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JonOfScio

is it worth the time to polish rods and crank?

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is it worth my time to polish the piston rods, and the areas of the crank that touch oil (ie: not the bearing areas) to reduce friction in the oil?

 

because there is so much oil around and about the crank and rods in a flat 4, I was thinking this would have some good benefits.

 

Also, what about the insides of the block, I've seen small discussions on polishing and/or painting (high temp engine paint) to reduce tendancy of the oil to stick to the insides of the block. I think this might not necessarily be worth the time.

 

Thanks for any opinions.

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I'm an old VW guy (and an Engineer). I doubt you would see measurable gain from polishing the crank and rods, there velocity alone will shed the oil quickly and I believe the subie engine has a good windage tray. RPM is a big factor in these kind of losses, and while 6000 isn't to bad its not the 12,000 that high end race engines run.

 

 

Polishing the case could cause some trouble (I know it can be disastrous for a air/oil cooled VW), as it will reduce heat transfer. Polished surfaces have much less surface area than the raw casting, the oil will hold more heat instead of passing it out through the case and to the water jacket. In fact, one of the important things that oil does is transferring heat from the friction producing areas to cooler places in the engine so if it spends a little clinging to the case its really not a bad thing, as long as its not so slow that you’re pumping the sump dry.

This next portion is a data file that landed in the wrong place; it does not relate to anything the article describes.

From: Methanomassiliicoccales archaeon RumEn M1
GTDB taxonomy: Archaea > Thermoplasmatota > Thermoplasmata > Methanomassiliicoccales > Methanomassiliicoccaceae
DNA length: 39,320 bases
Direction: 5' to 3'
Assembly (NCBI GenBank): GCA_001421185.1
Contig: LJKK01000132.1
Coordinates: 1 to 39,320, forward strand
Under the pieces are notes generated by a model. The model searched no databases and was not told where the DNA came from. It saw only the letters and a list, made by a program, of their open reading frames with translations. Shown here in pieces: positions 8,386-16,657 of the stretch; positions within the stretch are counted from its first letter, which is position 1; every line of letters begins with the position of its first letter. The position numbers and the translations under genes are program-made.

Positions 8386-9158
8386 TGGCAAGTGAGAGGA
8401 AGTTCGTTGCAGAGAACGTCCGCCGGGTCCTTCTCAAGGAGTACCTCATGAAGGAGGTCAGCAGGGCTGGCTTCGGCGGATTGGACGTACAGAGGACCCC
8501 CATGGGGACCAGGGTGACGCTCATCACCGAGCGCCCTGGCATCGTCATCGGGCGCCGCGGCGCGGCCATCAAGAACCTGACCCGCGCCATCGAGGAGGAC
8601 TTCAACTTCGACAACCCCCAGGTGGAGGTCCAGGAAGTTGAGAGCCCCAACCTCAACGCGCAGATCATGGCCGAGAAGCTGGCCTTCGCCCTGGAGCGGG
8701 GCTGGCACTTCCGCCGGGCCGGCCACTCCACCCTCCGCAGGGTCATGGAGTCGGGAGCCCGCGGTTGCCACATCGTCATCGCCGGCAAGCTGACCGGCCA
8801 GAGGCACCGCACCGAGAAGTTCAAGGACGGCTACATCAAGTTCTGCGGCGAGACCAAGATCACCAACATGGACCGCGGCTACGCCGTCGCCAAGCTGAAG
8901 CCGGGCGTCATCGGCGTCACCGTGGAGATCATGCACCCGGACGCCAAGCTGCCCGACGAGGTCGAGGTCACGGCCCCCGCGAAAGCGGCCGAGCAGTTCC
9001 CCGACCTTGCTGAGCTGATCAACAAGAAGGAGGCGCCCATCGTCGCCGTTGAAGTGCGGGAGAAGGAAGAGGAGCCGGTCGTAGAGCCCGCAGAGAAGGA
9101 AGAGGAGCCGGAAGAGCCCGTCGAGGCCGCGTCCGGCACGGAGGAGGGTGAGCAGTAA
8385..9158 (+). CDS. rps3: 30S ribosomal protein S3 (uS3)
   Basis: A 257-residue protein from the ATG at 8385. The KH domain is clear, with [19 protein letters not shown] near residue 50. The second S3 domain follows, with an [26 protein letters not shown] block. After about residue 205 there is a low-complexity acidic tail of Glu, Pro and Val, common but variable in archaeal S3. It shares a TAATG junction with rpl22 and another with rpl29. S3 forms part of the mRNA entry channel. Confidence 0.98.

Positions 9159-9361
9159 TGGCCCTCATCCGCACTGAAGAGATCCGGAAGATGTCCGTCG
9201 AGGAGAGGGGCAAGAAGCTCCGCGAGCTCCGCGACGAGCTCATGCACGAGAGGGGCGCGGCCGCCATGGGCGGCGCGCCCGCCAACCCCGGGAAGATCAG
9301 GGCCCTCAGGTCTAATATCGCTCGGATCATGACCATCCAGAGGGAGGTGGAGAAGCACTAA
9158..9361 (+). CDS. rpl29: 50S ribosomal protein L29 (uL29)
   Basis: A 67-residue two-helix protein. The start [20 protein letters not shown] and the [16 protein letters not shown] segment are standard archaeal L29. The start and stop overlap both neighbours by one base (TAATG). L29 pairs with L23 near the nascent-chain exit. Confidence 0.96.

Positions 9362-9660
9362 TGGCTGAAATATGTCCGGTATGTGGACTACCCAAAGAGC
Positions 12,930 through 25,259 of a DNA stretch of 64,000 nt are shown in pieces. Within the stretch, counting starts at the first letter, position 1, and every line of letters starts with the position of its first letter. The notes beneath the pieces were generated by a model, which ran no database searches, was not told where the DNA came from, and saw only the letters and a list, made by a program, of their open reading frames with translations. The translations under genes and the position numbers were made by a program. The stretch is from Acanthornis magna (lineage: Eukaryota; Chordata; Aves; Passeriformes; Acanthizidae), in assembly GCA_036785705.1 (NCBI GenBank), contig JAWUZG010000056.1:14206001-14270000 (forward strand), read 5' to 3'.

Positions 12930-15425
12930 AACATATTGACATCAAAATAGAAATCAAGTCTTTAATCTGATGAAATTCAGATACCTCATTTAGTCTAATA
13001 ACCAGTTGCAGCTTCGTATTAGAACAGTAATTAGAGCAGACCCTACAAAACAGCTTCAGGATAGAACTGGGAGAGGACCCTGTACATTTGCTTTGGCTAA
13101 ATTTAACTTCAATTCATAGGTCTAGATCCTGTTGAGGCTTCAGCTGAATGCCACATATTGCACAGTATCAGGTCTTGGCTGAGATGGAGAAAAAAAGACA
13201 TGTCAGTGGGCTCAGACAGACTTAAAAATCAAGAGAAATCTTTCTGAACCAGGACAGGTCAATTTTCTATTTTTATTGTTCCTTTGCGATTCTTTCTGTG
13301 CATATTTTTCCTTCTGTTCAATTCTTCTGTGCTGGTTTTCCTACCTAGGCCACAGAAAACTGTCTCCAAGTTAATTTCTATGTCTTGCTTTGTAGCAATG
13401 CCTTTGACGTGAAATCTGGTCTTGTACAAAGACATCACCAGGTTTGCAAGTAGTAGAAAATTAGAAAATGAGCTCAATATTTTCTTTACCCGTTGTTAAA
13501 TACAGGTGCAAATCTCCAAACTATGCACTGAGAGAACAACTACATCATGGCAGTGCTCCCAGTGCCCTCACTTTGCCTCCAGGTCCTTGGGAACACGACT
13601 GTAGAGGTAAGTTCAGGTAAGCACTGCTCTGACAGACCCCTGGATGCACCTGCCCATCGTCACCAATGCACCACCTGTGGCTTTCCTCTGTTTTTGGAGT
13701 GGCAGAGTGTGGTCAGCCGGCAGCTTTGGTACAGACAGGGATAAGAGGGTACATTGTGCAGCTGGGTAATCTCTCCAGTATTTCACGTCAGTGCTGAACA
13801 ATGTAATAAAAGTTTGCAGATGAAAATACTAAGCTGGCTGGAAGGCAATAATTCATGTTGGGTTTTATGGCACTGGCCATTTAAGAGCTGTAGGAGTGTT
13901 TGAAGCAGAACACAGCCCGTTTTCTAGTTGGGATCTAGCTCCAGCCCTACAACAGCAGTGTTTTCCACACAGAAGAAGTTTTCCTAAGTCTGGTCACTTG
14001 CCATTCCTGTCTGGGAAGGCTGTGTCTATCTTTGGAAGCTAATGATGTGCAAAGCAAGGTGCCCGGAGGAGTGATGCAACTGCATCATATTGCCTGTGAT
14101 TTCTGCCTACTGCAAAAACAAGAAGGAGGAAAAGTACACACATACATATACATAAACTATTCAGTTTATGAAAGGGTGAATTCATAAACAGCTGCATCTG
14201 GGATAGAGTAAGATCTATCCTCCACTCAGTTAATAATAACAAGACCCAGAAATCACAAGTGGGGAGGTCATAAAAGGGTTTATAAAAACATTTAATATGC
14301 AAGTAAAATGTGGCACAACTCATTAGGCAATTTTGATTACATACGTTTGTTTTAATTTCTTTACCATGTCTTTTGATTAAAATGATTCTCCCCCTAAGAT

Gary

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With the amount of work for such a little gain, it's not worth it IMO. To smooth the casting from the INSIDE of the block would be such a pain and VERY timely. If you keep the oil changed regularly like you do in the Legacy, you shouldn't have a problem with it:D

 

On another note, gimme a call this weekend. I'm gonna be over at Chris Kobernick's house and I'll have my phone on. Later Jon

Russ

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Polishing metal parts removes rough edges, in turn removing stress risers. Stress risers are areas where cracks can form. Rods are often polished and shot-peened to make them tougher. Of course, they need to be balanced afterwards.

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